JEAN-MARIE LE PEN:
A RIGHT-WING EXTREMIST AND HIS PARTY

Introduction

In no major country has the resurgence of an ultranationalist, xenophobic, anti-Semitic political party made more headway than in France. With a vote share of between 15 and 20 percent, Jean-Marie Le Pen’s Front National (FN) has become a central element in French political life.
"While the FN’s basic approach in recent years has been to curb immigration ... Le Pen and his aides have also consistently espoused anti-Semitism."
It has triggered a split in the conservative coalition headed by President Jacques Chirac; caused the major parties who normally oppose each other to withdraw in local contests in favor of one or the other so as to forestall a Le Pen victory — not always successfully, and it has continued to make slow but steady headway in polls and local balloting without having to moderate its message of bigotry.

The issues involved became unmistakably clear on the Easter weekend this year in the city of Strasbourg: this site of French-German reconciliation and seat of the European Parliament was where extreme right-wing and anti-Semitic Jean-Marie Le Pen held his Front National (FN) party’s national congress.

As thousands of demonstrators led by Strasbourg’s Mayor, Catherine Trautmann, marched to protest the FN’s congress, they also demonstrated the mainstream political parties’ trouble in coming to grips with the increasingly successful campaigning by the Le Pen party.

While the FN’s basic approach in recent years has been to curb immigration, send many immigrants back to their country of origin and compel those who stay in France to assimilate, Le Pen and his aides have also consistently espoused anti-Semitism. Only in February this year, Le Pen accused President Chirac of being "in the pay of Jewish organizations, and particularly of the notorious B’nai B’rith." In a book
". . .the newly elected Mayor of the town of Vitrolles. . . repeated a Le Pen statement that 'there are differences between the races. . . there are simply too many immigrants, and they make who knows how many children whom they send into the streets and then claim welfare. . . .' "
about the rise of Jacques Chirac to the presidency, the authors quote Le Pen as saying that only this could explain why Chirac is so "hostile" to the Front National.

The FN’s racist ideology has most recently been spelled out in the words of the newly elected Mayor of the town of Vitrolles, near Marseilles — an area in which the party now controls the city halls of four municipalities. Catherine Mégret, who stood in for her husband, Bruno, the number two leader of the FN and often described as the party’s brain, repeated a Le Pen statement that "there are differences between the races. . .there are differences in the genes. . .there are simply too many immigrants, and they make who knows how many children whom they send into the streets and then claim welfare...."
 


History

The roots of the Front National’s role in political life go back a long time in modern French history. One need only look back to the Dreyfuss case, one of the harshest chapters in European anti-Semitism before Hitler.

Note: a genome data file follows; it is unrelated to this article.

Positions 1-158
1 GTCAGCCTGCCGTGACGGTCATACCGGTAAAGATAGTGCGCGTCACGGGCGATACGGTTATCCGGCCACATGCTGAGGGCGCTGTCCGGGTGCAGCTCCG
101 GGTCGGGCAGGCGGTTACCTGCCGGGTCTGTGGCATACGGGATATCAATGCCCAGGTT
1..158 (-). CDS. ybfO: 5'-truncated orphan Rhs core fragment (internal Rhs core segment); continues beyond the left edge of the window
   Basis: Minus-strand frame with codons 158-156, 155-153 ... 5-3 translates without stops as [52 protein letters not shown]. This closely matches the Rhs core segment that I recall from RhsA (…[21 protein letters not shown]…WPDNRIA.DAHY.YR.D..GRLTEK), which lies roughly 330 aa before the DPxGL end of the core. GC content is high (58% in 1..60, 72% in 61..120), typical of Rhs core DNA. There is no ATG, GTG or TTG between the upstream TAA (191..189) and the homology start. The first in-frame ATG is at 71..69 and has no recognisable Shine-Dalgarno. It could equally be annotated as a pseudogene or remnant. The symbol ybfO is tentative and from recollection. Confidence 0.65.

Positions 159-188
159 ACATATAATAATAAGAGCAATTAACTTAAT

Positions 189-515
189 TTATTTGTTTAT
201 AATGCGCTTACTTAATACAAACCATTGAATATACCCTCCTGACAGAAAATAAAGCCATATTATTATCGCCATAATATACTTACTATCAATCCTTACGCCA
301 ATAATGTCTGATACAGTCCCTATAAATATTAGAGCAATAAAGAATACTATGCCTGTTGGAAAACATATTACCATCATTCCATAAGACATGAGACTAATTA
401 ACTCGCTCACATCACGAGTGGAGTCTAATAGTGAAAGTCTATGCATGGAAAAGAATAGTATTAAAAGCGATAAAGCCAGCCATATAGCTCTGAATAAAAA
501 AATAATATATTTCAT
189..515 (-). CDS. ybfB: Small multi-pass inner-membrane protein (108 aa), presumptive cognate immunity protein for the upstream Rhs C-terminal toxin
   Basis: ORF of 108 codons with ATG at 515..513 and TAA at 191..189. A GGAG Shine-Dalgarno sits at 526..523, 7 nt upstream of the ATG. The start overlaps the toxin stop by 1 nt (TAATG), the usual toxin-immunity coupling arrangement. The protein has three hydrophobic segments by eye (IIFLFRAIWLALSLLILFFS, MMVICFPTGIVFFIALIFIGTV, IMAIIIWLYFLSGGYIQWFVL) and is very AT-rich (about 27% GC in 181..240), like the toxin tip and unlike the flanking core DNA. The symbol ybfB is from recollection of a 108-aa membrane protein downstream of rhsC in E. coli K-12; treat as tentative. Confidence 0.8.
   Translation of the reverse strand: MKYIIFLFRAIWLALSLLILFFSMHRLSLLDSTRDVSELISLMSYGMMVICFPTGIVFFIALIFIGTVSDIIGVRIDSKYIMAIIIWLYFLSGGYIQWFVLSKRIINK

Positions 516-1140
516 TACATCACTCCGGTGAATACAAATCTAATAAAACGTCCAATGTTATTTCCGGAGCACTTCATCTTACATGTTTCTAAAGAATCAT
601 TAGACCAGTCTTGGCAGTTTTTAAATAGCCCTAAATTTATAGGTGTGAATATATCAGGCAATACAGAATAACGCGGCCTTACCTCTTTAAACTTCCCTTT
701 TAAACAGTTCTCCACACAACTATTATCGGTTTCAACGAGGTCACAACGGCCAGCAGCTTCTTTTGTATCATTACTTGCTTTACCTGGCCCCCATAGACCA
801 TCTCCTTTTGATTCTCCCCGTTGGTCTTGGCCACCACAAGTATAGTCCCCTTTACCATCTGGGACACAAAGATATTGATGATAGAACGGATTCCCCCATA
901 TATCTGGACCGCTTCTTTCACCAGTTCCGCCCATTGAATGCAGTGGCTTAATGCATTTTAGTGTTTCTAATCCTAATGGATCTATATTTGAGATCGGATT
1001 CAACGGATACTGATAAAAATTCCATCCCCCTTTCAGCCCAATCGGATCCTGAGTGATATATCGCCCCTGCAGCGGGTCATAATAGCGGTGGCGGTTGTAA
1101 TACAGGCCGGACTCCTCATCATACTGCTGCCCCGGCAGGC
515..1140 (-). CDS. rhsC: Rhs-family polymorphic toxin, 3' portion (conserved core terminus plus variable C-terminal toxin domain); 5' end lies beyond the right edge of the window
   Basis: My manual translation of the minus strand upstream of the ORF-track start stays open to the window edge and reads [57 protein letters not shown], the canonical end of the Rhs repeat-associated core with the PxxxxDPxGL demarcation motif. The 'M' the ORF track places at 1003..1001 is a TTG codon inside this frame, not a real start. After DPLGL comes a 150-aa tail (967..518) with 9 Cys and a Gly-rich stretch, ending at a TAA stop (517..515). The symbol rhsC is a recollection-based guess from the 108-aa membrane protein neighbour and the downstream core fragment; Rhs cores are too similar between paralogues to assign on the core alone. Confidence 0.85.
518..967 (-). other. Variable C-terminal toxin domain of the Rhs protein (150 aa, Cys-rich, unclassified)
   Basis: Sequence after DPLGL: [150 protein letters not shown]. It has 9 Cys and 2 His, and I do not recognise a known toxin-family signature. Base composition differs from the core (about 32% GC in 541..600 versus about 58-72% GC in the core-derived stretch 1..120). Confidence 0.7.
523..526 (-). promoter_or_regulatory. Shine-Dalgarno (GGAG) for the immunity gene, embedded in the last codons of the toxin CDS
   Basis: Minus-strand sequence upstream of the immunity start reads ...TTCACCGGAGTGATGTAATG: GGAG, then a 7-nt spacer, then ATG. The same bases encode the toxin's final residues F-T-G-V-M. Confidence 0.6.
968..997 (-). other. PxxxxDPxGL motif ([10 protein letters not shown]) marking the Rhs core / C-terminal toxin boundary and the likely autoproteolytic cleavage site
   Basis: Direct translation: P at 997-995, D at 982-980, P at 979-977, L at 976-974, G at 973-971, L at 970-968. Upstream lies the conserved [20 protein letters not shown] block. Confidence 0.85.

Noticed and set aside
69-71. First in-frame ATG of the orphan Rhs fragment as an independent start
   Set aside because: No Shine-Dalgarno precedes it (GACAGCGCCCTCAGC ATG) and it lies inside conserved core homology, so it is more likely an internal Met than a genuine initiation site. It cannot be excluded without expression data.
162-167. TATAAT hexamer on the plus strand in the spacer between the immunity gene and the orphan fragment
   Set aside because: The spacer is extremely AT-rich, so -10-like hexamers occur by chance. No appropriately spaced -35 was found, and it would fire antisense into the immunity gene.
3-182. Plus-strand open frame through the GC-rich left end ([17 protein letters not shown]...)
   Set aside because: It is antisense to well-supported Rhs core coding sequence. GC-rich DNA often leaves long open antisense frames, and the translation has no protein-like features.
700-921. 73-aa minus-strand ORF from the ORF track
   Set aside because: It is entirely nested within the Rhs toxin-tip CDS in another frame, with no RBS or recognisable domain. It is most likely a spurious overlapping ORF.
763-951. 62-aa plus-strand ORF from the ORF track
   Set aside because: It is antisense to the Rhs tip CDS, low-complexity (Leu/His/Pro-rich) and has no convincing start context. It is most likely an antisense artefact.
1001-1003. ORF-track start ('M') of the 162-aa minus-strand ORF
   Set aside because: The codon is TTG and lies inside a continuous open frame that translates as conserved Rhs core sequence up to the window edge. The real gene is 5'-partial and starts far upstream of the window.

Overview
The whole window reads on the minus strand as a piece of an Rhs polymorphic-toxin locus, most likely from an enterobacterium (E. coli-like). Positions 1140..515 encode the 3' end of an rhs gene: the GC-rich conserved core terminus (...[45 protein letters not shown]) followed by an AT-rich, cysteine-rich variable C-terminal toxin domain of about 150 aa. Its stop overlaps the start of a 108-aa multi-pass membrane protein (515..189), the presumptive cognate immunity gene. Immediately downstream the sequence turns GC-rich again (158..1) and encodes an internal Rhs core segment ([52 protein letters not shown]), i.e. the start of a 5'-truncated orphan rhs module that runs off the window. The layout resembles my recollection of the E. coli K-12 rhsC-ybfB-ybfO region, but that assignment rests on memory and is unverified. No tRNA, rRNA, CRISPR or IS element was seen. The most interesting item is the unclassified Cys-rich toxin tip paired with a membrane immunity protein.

". . . pro—Nazi and racist publicists shaped Le Pen’s oratory,. . . . What he has more recently added . . . is the use of modern information technology"
It took the combined and dedicated efforts of a group of French intellectuals led by Emile Zola to fight the military and political establishments’ pillorying of the Jewish army captain and, after he had served a term in prison, to rehabilitate him. After World War I, in the ‘30s, the Croix de Feu movement under Col. de la Roque attempted to copy Hitler’s work across the Rhine, and after the war, the demagogue Poujade rekindled the right-wing xenophobic flame.

Fortunately, France’s revolutionary tradition captured in the words Liberté, Egalité, Fraternité prevailed to prevent any of these movements’ coming even close to power. Only in the war, under the Nazi occupation, did a Nazi-style regime take over in south-central France, where Hitler saw it to his interest to install a government doing his work. What is significant in this context is that there were leading French military and political personalities who lent themselves to this task. These men — Marshal Pétain, Pierre Laval and others — followed in the pattern that had been set long before.

Le Pen, who is presently 68 years-old, founded the Front National in 1972 as a coalition of extreme right-wing groups. Among those who made up the leadership team were men like the late convicted war criminal Pierre Bousquet, who edited the FN magazine Militant; Francois Brigneau, editor of the FN daily Present, who was a member of the Vichy militia during World War II, and Waffen SS member Jean Castrillo, the former editor of Militant.

These early pro—Nazi and racist publicists shaped Le Pen’s oratory, highlighted by morbid puns and phrases. What he has more recently added, with the help of younger men and women, is the use of modern information technology.
"He has also concentrated in the recent past on organizing working people, small shopkeepers, police and other professionals. . . . [H]is efforts have been most successful in areas where immigrants. . . have been concentrated"
He has also concentrated in the recent past on organizing working people, small shopkeepers, police and other professionals. This is an effort to form FN groups to compete with mainstream professional associations and trade unions.

With Bruno Mégret, the Vitriolles Mayor’s husband, as the source of most of his political campaigning and organizing efforts, Le Pen has demonstrated substantial grass-roots support. Not surprisingly, his efforts have been most successful in areas where immigrants — mainly those from North Africa — have been concentrated: Marseilles, Toulon and other cities and towns in the Rhone delta region, and in suburbs of major cities, including Paris, where foreign workers live in large housing projects.